Friday, June 10, 2016

Book Review: Looking for Alibrandi

Looking for Alibrandi
By: Melina Marchetta
Published By: Penguin Books Australia/ Audiobook by Bolinda Digital
Publication Date: October 5th 1992
Page Count: 261
Source: Library - Audiobok
Audience: YA - Contemporary

Looking for Alibrandi is an Australian classic. It was released in my final year of high school, and as it's about a girl in her final year of school, you'd think that I'd have read it before now, but alas it took me 20 odd years to get to it. Having now read, or at least listened to it, I really wish I'd found it as a seventeen year old.

Josephine Alibrandi, Josie to her friends, is caught between two worlds. That of her Italian family, and the world populated by her school friends, or basically anyone who isn't Italian. Josie and her mother live in Sydney and have always been a talking point, because Josie doesn't have a father. Today of course, that's not a big deal in most places, certainly not in inner-suburban Sydney, but in the early 90s, when this book was published, it was still a big deal for many. So when Josie's father suddenly turns up and discovers he has a daughter, things are not going to go smoothly.

Josie is sulky and stroppy at times, basicallly your typical teenager. She makes mistakes, and although she's quick to accuse others of judging or stereotyping her for her Italian background, she inadvertently does the same to others.

I really liked Josie's parents. Christina, who defied her family and her community to raise her daughter on her own, and Michael, who is suddenly presented with an almost-adult daughter and has to figure out what to do with her. Her grandmother starts out as an unsympathetic character, but as we, and Josie, learn more about her story, she becomes perhaps the most sympathetic character of all.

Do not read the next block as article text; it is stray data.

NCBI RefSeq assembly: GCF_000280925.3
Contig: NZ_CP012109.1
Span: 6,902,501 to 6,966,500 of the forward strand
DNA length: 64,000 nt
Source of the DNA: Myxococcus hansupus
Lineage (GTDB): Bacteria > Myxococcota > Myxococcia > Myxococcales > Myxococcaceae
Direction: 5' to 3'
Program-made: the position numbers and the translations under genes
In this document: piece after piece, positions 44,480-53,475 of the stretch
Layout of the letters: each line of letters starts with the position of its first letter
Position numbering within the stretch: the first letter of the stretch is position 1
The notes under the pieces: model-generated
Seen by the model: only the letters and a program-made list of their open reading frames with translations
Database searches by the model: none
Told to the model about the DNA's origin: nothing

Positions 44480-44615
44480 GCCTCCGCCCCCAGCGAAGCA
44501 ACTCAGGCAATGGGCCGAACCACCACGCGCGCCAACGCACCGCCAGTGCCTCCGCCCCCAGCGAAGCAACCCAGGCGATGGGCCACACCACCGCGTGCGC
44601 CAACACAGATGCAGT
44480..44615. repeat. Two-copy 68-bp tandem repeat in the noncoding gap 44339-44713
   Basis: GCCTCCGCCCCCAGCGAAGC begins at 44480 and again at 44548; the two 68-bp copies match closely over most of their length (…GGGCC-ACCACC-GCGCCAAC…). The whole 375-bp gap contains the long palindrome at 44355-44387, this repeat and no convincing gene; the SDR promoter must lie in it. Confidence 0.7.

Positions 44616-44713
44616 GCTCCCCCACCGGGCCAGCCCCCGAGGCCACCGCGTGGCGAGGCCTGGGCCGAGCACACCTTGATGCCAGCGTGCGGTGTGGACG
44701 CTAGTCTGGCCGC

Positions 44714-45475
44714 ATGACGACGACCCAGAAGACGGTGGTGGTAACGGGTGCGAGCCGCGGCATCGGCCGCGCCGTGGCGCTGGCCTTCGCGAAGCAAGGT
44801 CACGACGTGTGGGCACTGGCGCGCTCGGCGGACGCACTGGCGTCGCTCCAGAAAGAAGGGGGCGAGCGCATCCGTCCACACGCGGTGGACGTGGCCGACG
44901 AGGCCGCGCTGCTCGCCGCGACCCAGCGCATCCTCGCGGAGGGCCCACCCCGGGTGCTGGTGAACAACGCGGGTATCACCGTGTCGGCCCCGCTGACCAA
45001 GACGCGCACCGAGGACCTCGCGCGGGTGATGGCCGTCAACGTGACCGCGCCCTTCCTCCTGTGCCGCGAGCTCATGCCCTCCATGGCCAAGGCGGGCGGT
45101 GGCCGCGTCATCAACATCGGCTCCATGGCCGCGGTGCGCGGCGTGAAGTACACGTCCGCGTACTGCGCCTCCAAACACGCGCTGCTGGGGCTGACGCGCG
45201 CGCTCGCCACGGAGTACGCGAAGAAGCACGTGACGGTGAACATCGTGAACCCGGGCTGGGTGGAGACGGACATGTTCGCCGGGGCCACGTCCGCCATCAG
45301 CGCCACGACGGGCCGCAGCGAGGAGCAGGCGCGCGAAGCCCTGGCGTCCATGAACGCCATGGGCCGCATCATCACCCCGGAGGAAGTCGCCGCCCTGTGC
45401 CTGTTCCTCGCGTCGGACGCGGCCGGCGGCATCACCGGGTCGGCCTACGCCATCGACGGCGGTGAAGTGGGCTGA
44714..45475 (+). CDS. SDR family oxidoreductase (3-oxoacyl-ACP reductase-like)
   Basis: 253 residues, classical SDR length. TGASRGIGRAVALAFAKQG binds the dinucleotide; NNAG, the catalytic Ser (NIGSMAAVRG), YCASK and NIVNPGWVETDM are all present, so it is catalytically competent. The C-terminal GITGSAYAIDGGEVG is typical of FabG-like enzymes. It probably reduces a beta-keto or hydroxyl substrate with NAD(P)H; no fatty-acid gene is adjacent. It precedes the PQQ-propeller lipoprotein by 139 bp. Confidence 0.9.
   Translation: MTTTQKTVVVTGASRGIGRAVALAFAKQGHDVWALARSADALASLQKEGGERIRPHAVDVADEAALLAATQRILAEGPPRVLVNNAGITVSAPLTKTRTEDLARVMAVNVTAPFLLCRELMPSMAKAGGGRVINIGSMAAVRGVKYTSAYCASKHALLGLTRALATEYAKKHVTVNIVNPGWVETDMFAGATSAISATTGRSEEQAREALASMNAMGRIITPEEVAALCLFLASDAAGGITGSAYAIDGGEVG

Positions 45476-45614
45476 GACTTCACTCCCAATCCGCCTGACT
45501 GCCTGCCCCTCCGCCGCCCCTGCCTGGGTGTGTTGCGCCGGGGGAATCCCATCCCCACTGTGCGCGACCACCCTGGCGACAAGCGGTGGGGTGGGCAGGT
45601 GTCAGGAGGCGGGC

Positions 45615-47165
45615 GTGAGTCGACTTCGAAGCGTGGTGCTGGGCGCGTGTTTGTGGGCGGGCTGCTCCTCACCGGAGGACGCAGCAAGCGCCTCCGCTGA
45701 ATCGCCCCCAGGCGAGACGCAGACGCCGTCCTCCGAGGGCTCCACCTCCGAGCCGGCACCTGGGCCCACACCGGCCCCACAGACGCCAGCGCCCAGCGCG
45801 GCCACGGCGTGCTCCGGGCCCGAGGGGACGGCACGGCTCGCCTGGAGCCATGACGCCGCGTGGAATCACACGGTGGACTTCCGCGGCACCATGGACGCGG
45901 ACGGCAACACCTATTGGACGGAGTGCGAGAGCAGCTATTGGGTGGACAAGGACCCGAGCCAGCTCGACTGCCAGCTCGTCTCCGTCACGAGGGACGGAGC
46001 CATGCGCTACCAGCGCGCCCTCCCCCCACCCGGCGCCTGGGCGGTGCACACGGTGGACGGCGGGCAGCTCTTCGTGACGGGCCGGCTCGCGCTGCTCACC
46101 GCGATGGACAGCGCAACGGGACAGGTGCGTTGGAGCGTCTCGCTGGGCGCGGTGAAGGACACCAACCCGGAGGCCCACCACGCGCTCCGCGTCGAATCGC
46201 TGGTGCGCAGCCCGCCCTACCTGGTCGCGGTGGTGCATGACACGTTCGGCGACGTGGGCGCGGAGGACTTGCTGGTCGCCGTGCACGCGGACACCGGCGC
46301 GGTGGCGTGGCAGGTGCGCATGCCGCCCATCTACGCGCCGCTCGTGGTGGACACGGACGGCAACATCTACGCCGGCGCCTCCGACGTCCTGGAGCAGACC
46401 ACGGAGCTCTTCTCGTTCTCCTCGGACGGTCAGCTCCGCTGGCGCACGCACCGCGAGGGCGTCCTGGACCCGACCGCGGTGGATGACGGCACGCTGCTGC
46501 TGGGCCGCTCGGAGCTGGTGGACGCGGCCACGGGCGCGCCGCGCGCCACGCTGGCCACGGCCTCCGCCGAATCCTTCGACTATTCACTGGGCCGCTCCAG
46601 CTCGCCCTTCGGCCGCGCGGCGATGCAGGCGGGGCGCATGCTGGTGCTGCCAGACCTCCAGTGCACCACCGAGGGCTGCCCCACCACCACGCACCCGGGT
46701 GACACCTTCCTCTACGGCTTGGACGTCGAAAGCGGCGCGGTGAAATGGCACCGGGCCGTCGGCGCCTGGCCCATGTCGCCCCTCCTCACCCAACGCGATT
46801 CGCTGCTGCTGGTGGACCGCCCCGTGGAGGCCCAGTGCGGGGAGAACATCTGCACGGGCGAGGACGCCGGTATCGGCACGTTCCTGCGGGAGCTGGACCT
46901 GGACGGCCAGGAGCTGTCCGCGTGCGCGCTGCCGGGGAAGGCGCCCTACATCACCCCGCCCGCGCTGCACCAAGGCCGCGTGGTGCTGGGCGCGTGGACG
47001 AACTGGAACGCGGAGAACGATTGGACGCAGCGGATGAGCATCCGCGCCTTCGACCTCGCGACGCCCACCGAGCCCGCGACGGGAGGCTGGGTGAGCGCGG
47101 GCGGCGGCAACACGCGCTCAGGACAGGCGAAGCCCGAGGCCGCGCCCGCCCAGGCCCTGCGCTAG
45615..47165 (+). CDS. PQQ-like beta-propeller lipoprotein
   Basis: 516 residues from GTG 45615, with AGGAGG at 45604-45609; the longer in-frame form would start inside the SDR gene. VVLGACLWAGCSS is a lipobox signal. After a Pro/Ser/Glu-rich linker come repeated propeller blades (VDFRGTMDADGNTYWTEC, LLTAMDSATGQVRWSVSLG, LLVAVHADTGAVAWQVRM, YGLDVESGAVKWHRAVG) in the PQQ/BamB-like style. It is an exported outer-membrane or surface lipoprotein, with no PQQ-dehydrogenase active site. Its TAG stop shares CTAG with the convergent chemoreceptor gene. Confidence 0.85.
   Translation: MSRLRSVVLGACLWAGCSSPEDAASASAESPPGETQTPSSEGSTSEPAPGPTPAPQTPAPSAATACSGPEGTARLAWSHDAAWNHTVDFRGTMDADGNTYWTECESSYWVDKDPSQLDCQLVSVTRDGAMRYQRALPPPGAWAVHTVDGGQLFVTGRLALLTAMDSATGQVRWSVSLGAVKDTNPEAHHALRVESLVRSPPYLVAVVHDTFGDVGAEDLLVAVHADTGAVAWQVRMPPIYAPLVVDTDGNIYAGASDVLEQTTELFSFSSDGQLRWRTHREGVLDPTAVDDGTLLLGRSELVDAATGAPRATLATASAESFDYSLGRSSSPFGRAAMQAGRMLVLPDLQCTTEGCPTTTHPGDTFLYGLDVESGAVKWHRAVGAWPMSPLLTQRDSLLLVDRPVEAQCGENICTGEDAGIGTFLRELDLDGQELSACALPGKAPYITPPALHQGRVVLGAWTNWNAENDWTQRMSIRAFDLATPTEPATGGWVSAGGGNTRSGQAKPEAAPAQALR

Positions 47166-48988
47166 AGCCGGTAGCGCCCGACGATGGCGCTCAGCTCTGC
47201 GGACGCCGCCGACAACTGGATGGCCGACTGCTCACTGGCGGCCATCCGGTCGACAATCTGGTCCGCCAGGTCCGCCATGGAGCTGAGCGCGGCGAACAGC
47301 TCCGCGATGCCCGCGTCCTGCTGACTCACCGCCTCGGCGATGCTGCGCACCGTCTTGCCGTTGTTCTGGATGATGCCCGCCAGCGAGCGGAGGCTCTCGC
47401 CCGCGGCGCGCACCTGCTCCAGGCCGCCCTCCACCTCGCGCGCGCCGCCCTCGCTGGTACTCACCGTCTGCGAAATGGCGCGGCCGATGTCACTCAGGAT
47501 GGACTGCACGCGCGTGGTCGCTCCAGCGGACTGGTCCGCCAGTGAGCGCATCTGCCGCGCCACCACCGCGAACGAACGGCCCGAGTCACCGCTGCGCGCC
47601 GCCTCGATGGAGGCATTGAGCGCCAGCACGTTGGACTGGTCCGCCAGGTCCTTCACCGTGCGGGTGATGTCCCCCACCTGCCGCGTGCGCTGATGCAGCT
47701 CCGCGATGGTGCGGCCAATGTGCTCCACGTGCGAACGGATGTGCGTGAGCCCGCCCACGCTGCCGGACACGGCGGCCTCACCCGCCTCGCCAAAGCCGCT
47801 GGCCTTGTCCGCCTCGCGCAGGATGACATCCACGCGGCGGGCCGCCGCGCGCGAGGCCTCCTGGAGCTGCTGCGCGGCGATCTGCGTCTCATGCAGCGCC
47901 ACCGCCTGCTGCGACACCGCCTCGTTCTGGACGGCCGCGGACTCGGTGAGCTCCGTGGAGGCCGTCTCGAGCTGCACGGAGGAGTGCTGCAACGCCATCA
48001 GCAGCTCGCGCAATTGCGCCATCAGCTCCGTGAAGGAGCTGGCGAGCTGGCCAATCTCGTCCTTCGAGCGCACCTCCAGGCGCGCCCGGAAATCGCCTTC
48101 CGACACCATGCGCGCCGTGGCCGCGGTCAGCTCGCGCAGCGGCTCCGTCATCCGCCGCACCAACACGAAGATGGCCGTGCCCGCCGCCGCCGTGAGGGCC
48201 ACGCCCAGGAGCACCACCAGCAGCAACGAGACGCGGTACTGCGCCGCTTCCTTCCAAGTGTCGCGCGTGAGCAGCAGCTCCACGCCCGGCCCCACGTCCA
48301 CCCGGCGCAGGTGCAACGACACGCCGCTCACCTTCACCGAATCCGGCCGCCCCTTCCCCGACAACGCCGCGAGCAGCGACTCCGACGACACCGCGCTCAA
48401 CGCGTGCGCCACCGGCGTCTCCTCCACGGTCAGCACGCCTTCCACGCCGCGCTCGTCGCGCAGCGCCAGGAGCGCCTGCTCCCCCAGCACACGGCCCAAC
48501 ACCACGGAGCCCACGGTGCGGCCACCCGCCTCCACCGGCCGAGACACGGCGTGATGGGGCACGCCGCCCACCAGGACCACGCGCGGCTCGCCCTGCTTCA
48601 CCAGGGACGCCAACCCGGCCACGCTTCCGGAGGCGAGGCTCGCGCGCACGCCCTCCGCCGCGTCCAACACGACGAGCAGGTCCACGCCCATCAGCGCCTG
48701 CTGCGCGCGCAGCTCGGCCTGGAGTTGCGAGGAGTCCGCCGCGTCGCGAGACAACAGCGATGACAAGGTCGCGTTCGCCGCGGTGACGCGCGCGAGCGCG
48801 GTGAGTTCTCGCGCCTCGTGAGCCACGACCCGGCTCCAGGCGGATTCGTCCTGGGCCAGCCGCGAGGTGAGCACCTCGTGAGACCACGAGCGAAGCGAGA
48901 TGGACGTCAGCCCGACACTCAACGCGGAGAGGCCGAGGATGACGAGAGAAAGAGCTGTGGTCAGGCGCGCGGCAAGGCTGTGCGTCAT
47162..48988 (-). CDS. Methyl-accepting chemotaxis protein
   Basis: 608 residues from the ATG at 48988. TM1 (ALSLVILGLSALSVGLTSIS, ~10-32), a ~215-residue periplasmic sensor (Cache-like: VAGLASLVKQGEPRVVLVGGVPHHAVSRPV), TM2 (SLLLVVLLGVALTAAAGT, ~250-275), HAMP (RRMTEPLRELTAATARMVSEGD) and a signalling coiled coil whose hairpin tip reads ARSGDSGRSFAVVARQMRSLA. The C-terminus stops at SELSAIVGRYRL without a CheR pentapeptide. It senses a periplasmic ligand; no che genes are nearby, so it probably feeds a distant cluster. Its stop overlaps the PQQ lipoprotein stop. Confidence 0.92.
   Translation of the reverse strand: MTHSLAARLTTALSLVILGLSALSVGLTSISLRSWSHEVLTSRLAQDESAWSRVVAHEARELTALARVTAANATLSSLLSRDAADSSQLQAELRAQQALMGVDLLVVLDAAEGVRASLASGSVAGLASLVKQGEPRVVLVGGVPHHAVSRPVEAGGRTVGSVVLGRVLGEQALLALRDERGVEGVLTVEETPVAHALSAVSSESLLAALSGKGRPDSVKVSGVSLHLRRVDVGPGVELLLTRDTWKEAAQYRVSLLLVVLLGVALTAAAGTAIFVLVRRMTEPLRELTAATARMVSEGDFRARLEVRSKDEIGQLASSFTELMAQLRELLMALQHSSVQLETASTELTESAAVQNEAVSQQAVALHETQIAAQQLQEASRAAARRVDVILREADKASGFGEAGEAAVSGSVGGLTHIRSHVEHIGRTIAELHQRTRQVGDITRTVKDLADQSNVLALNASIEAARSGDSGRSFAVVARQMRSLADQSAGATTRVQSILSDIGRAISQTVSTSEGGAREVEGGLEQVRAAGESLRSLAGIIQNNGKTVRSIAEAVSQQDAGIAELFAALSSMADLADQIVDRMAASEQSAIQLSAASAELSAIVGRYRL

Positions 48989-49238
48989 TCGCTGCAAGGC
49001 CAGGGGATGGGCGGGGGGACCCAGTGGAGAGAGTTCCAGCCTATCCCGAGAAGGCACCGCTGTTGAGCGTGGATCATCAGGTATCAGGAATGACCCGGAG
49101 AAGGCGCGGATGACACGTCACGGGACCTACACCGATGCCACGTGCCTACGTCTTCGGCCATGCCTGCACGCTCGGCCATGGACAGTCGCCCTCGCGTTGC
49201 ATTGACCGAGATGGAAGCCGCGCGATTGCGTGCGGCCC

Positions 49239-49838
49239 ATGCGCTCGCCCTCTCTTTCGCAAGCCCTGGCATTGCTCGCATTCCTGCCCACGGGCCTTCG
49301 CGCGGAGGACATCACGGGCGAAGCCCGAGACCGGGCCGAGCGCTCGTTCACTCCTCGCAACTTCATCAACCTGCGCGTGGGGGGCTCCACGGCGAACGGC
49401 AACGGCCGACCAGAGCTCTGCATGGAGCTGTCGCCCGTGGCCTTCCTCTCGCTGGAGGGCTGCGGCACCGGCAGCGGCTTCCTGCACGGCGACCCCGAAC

The issues raised in this book are as relevant today as they were twenty years ago - racism, family dynamics, first love, sex, teenage pregnancy and suicide. Today it could be about any community in Australia, whether European, Middle Eastern or Asian. Josie's voice is genuine and engaging, and although she can be difficult to like, she's easy to love. I found myself sobbing through the last few chapters of the book. 

This should be compulsory reading for teenagers, not just in Australia, but all over. Looking for Alibrandi says it's okay to know what you want from life, but it's equally okay to not know. It's okay to choose to have sex, and it's okay to choose not to. You don't have to have all the answers at 17, or even at 35, or 65. What's important is family, friends, and community in whatever shape you find it.

'And what's this about you and your friends driving around Bondi Junction half-dressed last week?'

'Who told you that?'

'Signora Formosa saw you. She said you and your friends almost ran her over. She rang Zia Patrizia's next-door neighborhood and it got back to Nonna.'

Telecom would go broke if it weren't for the Italians.

Josephine Alibrandi is seventeen, illegitimate, and in her final year at a wealthy Catholic school. This is the year her father comes back into her life, the year she falls in love, the year she discovers the secrets of her family's past and the year she sets herself free.

I'll run one day. Run from my life. To be free and think for myself. Not as an Australia and not as an Italian and not as an in between. I'll run to be emancipated.

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